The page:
The Quest for the Holy Grail – Consumer Engagement


Realizing results by delivering the right information, at the right time, in the right way – remains the elusive holy grail of consumer engagement. 

A new study published by Accenture Life Sciences shows that only one out of every five patients is aware of the number and type of therapeutic services available to them after diagnosis.   The study found that the period between diagnosis and treatment is the most frustrating time for patients, with over two-thirds of survey respondents indicating that there is room for improvement.  This represents a great opportunity for healthcare institutions to provide patients with information and support to navigate through this confusing and complicated time.

However, healthcare consumers don’t only need help post-diagnosis.  The study also suggests that consumers yearn for notifications from their healthcare professionals when they are at risk of developing a condition which could impact their lives in the future.  Thirty four percent of survey respondents highlighted their frustration at the lack of information, support, and guidance they received during this “grey area” of having a pre-condition but trending in the wrong direction.

These findings represent just one recent data point which wipes away a common question asked amongst healthcare professionals tasked with engaging patients and members: “Do my consumers want this information?  Do they want and expect more from me?”  The resounding answer is “YES!”.  Knowing this, we can focus on the key challenges of consumer engagement – knowing exactly WHAT information to present, and WHEN and HOW to present it in a way that resonates with users, maximizing the chance that they will take an appropriate action.

If you are looking to increase engagement with your healthcare consumers, here are 5 steps that can help:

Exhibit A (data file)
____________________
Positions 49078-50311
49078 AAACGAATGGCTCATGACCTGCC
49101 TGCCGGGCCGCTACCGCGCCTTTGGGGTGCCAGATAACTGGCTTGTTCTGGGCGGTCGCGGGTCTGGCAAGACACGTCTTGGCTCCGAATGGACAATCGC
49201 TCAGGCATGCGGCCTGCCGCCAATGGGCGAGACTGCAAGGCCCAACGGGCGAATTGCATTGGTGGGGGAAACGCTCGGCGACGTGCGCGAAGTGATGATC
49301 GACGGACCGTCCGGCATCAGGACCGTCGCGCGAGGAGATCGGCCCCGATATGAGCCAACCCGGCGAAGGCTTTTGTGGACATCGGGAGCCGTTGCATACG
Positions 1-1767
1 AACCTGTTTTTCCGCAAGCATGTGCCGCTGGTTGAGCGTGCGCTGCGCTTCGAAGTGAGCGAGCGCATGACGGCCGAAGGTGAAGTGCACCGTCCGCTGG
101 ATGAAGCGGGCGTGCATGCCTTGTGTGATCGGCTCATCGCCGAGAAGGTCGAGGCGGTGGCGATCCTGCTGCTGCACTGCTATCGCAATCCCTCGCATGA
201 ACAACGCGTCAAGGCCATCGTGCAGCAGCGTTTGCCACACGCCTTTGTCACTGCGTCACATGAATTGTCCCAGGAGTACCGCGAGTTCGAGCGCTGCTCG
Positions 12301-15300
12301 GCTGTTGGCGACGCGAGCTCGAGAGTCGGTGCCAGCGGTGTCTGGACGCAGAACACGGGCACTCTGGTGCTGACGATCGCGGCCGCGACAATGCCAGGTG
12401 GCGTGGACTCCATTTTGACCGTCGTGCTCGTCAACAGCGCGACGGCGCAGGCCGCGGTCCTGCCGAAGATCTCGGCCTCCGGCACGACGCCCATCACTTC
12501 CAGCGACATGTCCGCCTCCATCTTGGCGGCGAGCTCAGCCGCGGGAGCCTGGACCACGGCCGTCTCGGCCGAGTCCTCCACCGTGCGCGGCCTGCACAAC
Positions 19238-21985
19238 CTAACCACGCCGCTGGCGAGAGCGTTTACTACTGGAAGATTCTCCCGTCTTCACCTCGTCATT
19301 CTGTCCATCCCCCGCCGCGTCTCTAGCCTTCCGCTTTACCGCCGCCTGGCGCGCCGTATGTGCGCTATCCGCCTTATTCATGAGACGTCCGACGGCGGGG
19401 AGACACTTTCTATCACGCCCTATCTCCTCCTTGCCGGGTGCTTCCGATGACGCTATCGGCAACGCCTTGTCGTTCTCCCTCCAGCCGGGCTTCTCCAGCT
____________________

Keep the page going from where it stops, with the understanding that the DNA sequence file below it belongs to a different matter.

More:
1.  Get to Know Them: 
It all begins with knowing who your users are, and understanding what they’re going through. This may begin with segmenting your population based on demography, geography, psychology, and technology. However, to be most effective, you must get personal quickly, and include data such as specific medical history, prognosis, and observed behaviors. Initially, organizations must build trust and demonstrate empathy through showing they understand their users enough to appreciate what they’re going through.
2.  Simplify the Experience: 
Present users with the right information necessary for action, and do it through the most appropriate communication channels. First and foremost, this is about delivering a unified and simplified experience to users. A recent panel of some of the Bay Area’s most forward-thinking healthcare companies agreed that breakthrough innovation will come from how information is presented to users. “It’s really easy to take something complicated and make it more complicated. Real progress comes when we simplify complicated things for people,” – Collective Health Co-founder and Chief Health Officer Rajaie Batniji 
Here are a few ways really smart people I know are doing this, today.
3.  Provide Relentless Suport: 
Support your users in the actions they decide to take. Regardless of how large or small the action is, having an easy to use and accessible support system is important – a nurseline, a technology live chat window, or simply a secure email address or number to text with rapid response – people need to know they have a safety net.
4.  Meet Them Where They Are: 
Ensure your consumers feel that you’re taking the journey with them. Showing your consumers that you’re aware of their journey through every interaction you have with them builds trust. This could be a simple email notification when a certain goal or step in a program is complete or a phone call to nudge someone if it appears that they have stopped making progress on their pre-operation checklist.
5.  Listen and Learn: 
Finally, you must use what you learn about your consumers to improve how you interact with them. This may be as simple as validating the best time to call them during a day or week. Or understanding what technology devices a family has in the house. Every piece of data learned, must be used to create a more personalized and valuable service to your users.

An A.T. Kearney report from 2011 on engaging health plan members articulates the great opportunity that health plans have to lead the charge on healthcare consumer engagement.  Although plans may point to some small wins over the past few years, Accenture’s recent findings show the holy grail of engagement has yet to be discovered, if not proven. Now, more than ever healthcare organizations across the continuum of care such as health and hospital systems, big pharma, and even device manufacturers are expected to engage with their consumers across the healthcare journey. This expectation from consumers will force more organizations  to set out on the quest, to find the elusive holy grail of consumer engagement.

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